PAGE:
Blue-collar city employees of the United Public Workers would get their raises under legislation approved yesterday by the City Council.
Council delays action
on UPW compensation
By Gordon Y.K. Pang
However, the legislation delays release of about $1 million to the union that is earmarked for its deferred-compensation plan, pending a ruling on whether the plan is legal.
UPW state Director Gary Rodrigues has threatened a statewide strike over the issue, arguing that the compensation plan was legally negotiated. Rejecting funding for the entire negotiated package, he said, would constitute rejection of the entire contract.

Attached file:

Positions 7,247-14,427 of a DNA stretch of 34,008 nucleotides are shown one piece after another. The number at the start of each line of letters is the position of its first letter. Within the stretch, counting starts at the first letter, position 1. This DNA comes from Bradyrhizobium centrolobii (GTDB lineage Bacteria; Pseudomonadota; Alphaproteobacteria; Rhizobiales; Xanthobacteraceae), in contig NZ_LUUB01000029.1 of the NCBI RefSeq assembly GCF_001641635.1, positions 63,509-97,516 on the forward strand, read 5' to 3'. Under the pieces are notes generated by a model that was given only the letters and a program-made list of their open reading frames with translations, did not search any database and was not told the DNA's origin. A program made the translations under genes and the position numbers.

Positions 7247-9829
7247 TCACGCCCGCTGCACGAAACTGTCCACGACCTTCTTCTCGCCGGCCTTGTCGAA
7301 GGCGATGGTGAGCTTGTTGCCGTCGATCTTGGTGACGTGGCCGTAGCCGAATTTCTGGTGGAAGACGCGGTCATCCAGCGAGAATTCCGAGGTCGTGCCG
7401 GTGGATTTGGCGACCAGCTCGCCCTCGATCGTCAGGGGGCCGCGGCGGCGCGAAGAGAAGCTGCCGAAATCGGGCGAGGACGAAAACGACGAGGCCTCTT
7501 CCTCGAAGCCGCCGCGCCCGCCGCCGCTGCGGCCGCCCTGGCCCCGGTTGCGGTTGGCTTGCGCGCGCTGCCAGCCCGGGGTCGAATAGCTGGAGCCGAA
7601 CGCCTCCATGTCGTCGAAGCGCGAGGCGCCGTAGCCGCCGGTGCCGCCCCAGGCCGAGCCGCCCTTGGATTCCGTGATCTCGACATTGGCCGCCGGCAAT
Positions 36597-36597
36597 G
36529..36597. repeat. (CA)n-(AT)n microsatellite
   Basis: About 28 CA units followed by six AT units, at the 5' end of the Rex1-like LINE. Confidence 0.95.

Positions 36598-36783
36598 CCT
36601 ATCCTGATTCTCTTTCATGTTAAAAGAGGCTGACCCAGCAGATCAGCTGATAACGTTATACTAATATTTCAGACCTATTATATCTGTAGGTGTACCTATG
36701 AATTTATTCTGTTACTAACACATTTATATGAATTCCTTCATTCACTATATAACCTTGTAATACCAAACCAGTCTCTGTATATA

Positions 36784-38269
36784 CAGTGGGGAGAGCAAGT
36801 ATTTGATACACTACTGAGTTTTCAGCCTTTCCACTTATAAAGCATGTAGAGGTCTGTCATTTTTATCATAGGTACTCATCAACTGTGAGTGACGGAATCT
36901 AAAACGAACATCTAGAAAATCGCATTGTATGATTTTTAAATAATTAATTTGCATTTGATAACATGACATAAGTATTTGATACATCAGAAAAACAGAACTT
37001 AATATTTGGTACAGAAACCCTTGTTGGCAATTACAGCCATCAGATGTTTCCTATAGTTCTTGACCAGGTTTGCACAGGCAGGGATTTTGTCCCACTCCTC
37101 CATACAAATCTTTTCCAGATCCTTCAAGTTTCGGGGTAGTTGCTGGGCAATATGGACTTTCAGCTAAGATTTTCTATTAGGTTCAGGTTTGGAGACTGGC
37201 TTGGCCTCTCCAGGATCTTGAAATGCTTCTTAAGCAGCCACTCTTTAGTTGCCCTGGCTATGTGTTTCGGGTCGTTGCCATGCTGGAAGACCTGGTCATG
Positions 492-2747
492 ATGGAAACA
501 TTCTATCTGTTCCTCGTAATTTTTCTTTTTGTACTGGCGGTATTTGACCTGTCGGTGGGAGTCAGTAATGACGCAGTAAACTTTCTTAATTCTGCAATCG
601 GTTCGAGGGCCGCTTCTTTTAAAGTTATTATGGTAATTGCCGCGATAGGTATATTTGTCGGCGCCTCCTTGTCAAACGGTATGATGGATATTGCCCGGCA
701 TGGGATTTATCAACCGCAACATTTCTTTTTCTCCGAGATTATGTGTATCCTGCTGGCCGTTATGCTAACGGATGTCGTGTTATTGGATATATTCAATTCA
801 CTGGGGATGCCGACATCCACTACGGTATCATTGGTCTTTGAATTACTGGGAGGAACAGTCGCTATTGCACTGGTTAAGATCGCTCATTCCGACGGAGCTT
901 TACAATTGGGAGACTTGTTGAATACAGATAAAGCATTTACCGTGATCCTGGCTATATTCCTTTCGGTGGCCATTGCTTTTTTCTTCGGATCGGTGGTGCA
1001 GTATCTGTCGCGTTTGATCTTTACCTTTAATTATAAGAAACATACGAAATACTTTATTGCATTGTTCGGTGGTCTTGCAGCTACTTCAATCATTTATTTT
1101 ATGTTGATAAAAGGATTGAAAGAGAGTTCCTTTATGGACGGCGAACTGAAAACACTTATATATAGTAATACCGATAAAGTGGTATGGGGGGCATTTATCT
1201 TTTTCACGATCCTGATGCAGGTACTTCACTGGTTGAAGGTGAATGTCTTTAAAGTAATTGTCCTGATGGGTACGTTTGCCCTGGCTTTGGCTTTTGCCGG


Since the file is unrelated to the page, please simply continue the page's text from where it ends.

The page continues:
The city and other counties are questioning the plan on several fronts.
The Hawaii Labor Relations Board will meet tomorrow to begin looking into whether deferred compensation is a negotiable item.
Meanwhile, city Corporation Counsel David Arakawa said, the city will file suit in the coming weeks in Circuit Court asking whether state statutes allow for contributions to deferred-compensation plans outside the state Employees' Retirement System and their legality under the Internal Revenue Code.
Arakawa emphasized yesterday that both Mayor Jeremy Harris and the Council want the employees to receive the funding. The only issue, he said, is in what form that money will come.
"(They) would be willing to give it as bonuses if the court or the administrative bodies find the program is not legal," Arakawa said.